Last month, the Street Sheet complained of a lack of leadership in City Hall, and called on the Mayor and the Board of Supervisors to become more actively engaged in solving our city’s budgetary woes in a way that would protect our communities. The Mayor’s response has been beyond disappointing: He has stood in the way of any budget resolution, and has pushed measures which can only make the illegal deficit and the inhuman cuts worse. We asked for leadership, and received an anti-leader. The community had forged forward without him.
The Coalition to Save Public Health—an alliance of over two dozen community organizations and two labor unions—has put together a three-part plan which can help address the budget crisis.
First: Efficiencies in City government. Too much money is still being spent on foolishness and waste in San Francisco. For months, the Coalition to Save Public Health and the Coalition on Homelessness have been working on a list of alternative cuts which would eliminate much of the fat from City government, freeing up funds for vital services. The Board of Supervisors has thus far proven timid about officially proposing a list of cuts that would run counter to the Mayor’s program, but even Board members who have opposed the only specific plan of cuts to appear in their chamber thus far have complained of continuing City wastefulness. A compromise must be found.
Second: The Coalition to Save Public Health has persuaded the Board of Supervisors to approve a special election for the summer, and has backed four different revenue measures which could together bring an estimated $150 million to the City. This does not fully fill the Mayor’s deficit, but it’s a start. Combined with creative revenue ideas from other sources, and alternative cuts, these can create a leaner local government that is fiscally responsible, and that continues to protect the city’s most vulnerable communities.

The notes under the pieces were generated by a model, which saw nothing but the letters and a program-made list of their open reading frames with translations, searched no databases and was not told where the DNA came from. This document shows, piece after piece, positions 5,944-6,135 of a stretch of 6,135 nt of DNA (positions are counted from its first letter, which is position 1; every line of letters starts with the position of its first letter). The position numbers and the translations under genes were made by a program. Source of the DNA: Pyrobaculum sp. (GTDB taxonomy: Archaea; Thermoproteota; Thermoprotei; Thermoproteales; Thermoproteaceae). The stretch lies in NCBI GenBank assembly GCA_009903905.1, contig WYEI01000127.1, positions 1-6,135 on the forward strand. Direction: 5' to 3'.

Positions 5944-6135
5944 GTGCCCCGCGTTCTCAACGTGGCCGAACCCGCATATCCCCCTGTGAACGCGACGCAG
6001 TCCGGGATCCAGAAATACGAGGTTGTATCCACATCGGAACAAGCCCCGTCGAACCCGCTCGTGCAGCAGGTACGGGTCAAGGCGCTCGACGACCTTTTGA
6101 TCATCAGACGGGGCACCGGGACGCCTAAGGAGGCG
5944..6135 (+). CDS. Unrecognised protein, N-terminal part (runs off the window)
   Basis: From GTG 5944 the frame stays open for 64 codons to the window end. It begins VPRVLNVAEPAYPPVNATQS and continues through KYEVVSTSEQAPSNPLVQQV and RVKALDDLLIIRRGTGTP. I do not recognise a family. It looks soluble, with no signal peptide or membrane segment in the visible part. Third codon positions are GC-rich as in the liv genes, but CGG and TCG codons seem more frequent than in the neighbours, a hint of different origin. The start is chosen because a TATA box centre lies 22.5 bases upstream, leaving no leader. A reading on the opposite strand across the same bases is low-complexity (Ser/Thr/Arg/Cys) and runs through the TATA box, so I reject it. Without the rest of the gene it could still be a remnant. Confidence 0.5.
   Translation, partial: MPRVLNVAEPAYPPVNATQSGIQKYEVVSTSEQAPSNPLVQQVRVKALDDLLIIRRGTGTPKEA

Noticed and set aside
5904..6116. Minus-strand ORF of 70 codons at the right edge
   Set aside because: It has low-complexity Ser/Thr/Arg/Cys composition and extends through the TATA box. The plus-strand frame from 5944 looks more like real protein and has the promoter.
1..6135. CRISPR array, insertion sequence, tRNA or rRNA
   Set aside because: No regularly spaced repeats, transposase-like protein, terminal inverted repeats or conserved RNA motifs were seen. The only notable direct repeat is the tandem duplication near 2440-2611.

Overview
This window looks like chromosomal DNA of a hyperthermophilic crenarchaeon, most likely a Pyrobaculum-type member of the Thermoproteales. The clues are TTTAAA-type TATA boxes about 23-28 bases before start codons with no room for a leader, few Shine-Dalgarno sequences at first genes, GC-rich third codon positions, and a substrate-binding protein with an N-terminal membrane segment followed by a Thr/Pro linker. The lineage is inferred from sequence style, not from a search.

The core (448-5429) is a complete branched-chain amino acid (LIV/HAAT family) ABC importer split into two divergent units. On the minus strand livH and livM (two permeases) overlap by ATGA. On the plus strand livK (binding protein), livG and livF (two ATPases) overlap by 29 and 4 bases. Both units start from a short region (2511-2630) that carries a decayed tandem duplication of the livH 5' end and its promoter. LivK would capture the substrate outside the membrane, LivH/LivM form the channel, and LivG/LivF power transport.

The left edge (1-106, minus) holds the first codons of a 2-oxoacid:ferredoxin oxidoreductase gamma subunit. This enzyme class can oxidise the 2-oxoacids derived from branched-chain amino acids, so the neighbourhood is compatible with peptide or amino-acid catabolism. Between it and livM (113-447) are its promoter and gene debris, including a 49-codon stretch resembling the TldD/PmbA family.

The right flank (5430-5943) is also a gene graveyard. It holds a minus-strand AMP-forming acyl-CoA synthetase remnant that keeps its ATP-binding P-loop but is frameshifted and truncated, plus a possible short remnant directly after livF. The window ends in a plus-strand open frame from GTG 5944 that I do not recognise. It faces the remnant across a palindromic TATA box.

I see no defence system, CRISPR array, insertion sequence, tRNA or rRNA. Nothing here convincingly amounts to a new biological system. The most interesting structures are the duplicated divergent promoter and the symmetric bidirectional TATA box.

Third: Budget process reform. Hardly anyone likes the budget process as it stands, with Supervisors as politically far removed from one another as District 5’s Green Mirkarimi and District 7’s conservative Elsbernd calling for process reform. Specifics, however, of what the term “process reform” means have been hazy. While a balanced plan which supports conservative demands for smart fiscal accountability will probably be both necessary and desirable, the core of a budget process that addresses the horrific mismanagement that we’ve seen in fiscal years 2008-2009 and 2009-2010 must be budgetary participatory democracy: The people who work on the front lines of City-funded services that protect all of us should not have to weigh their options between providing these services on the day of a hearing, or attending a hearing to save these services. Senior citizens, working families, and chronically ill people should not have to trek down to City Hall twice a year to save the services that save their lives. A sensible, democratic budget process will take time to develop, but the fundamental cry is this: If elected officials will not provide leadership in times of great crisis, then that leadership must be turned over to the people.